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Typographer Hans Schmoller was born on 9 April 1916 in Berlin into a Jewish family. His father was an eminent paediatrician and a pioneer of infant welfare clinics. Having finished his early education in 1933, he intended to study art history but university entry was banned for Jews. Instead he began an apprenticeship as compositor in the Jewish book-printing firm of Siegfried Scholem. From October 1937 to February 1938 he attended a course at the Monotype Technical School, London. Knowing that he could not return to Germany (both his parents died in concentration camps), he accepted a job at the Evangelical Missionary Society in Basutoland (now Lesotho) as manager of its press. He established a reputation as a fine designer and typographer throughout South Africa where he was co-founder of the Imprint Society for the Advancement of the Graphic Arts. He was interned from July 1940 to April 1942 as an enemy alien.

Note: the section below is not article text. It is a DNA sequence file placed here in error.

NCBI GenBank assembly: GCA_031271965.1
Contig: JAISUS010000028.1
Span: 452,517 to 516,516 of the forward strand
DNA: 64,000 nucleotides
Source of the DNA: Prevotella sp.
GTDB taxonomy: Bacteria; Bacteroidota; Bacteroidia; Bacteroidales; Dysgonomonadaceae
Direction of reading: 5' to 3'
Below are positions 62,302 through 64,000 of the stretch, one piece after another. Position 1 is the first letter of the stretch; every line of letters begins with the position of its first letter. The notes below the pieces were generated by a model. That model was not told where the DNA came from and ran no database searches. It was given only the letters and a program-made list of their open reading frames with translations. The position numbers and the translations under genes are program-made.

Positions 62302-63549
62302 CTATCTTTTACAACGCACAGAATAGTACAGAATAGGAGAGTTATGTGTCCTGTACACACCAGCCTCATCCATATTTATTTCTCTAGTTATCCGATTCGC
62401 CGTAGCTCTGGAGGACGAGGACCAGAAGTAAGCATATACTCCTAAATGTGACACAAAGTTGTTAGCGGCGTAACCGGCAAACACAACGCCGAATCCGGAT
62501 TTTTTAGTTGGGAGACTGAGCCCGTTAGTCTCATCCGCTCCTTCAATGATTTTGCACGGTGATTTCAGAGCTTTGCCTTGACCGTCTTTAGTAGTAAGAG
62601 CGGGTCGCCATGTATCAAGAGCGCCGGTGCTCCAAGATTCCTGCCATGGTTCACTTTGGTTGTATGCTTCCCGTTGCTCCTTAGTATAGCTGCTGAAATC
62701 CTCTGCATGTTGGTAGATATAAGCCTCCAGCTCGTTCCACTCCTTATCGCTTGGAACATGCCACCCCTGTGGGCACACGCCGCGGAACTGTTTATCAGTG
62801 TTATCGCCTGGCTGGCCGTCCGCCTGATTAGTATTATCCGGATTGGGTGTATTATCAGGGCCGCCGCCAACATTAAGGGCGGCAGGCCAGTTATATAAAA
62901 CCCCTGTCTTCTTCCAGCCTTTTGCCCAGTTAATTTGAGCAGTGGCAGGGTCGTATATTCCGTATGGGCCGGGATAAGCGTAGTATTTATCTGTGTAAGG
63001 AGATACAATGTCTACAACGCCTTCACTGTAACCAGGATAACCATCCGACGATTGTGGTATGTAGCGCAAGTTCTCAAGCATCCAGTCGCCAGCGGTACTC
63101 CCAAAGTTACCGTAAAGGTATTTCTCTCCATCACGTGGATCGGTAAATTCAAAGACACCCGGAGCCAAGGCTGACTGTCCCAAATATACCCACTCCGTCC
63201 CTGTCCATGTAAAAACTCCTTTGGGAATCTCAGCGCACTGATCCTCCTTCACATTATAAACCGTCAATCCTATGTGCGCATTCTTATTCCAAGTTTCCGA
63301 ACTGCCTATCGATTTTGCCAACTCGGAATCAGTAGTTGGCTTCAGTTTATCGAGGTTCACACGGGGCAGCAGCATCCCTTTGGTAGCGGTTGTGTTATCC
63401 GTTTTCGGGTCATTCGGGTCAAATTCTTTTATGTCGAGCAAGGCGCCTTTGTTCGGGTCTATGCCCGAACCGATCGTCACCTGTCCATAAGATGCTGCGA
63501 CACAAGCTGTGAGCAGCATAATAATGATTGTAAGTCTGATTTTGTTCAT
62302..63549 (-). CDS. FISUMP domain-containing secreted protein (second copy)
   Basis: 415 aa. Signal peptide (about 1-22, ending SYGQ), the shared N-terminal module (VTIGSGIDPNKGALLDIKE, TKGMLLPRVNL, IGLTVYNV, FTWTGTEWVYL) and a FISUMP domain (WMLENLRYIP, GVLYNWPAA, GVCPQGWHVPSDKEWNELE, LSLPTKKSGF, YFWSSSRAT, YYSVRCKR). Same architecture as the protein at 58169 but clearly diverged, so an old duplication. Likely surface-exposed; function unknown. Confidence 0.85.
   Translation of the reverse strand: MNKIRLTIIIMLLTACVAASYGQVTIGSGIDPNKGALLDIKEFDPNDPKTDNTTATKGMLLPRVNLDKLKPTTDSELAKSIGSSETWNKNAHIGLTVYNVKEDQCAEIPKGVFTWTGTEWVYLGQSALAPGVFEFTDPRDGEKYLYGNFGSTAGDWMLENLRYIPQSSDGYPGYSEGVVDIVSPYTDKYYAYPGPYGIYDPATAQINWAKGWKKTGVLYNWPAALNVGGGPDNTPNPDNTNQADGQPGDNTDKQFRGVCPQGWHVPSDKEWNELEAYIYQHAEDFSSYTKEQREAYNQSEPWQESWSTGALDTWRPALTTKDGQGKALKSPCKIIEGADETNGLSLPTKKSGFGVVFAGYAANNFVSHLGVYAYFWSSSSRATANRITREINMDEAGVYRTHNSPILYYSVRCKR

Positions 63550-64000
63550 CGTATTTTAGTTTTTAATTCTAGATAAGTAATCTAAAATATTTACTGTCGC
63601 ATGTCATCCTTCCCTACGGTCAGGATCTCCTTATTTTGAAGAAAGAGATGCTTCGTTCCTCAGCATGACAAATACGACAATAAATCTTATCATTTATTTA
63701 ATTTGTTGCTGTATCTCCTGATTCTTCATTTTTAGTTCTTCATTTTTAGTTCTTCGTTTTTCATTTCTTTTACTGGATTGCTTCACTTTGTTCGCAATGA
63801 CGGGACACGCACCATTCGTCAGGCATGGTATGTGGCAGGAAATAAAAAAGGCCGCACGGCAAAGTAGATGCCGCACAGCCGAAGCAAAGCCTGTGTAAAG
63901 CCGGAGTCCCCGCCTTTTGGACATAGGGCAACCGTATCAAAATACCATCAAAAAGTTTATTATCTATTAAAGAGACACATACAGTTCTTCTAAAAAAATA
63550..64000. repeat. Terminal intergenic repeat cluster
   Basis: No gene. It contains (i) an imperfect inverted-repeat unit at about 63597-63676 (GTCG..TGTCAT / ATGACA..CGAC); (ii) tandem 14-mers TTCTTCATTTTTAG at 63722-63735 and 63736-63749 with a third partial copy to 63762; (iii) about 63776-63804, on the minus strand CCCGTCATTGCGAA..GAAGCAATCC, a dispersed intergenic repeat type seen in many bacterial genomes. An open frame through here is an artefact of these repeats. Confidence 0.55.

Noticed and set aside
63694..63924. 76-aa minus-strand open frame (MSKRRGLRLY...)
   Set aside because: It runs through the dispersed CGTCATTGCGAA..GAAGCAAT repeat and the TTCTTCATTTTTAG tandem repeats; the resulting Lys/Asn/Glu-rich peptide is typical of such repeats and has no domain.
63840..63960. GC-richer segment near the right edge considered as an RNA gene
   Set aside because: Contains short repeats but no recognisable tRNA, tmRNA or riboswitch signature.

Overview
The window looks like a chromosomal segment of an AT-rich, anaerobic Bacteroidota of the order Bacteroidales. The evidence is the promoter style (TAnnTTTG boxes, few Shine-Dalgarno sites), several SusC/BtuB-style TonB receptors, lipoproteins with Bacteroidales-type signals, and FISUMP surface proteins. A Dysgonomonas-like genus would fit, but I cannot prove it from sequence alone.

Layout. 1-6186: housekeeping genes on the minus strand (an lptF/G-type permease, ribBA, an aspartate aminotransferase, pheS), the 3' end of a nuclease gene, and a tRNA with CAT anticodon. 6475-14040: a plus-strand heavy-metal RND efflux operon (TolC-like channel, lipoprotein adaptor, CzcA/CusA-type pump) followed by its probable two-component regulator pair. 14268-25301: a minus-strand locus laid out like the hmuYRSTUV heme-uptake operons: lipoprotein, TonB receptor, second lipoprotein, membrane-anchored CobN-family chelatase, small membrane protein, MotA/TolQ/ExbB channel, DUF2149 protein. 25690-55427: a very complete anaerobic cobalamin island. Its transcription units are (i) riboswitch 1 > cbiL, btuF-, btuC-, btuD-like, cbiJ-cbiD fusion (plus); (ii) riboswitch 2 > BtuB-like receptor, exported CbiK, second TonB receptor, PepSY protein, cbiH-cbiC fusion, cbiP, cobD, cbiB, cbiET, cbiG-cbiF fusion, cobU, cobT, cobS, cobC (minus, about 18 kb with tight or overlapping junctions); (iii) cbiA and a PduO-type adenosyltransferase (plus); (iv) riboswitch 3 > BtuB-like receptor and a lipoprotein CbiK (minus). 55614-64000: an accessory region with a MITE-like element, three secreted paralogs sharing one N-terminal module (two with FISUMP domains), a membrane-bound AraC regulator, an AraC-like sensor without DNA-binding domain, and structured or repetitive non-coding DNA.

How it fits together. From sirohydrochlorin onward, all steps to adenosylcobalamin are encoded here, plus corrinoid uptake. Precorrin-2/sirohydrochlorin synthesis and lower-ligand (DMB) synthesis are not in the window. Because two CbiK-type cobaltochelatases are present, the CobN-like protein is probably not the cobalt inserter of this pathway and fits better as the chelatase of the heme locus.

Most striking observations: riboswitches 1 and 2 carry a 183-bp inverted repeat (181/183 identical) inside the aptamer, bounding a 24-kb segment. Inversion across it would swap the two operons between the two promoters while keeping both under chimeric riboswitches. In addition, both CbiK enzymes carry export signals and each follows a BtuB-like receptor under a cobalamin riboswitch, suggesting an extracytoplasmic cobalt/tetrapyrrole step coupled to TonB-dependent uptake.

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He moved to London in 1947 where he was appointed manager of the bindery and assistant to Oliver Simon at The Curwen Press, Plaistow. There he designed many handsome catalogues and book jackets. In 1949 he replaced Jan Tschichold as typographer at Penguin Books and acted as head of production from 1956. From 1960 to his retirement in 1967 he was a director of the company. During his Penguin years Schmoller played a crucial role in post-war British typography. Some of his outstanding achievements include Buildings of England (written by the historian Nikolaus Pevsner, himself a Jewish immigrant) and The Complete Pelican Shakespeare.

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London in the 1950s liberated British artists. The Bohemian underworlds of Fitzrovia and Soho were brimming over with ideas and movements: Neo-Romanticism, Social Realism, Pop Art, the Kitchen Sink School, Abstract Expressionism and others. Soho symbolised the energy of a city in intellectual and artistic ferment after the shell-shock of war. In the midst of it all were large numbers of displaced refugee intellectuals and artists who were desperate to build up a new career and identity.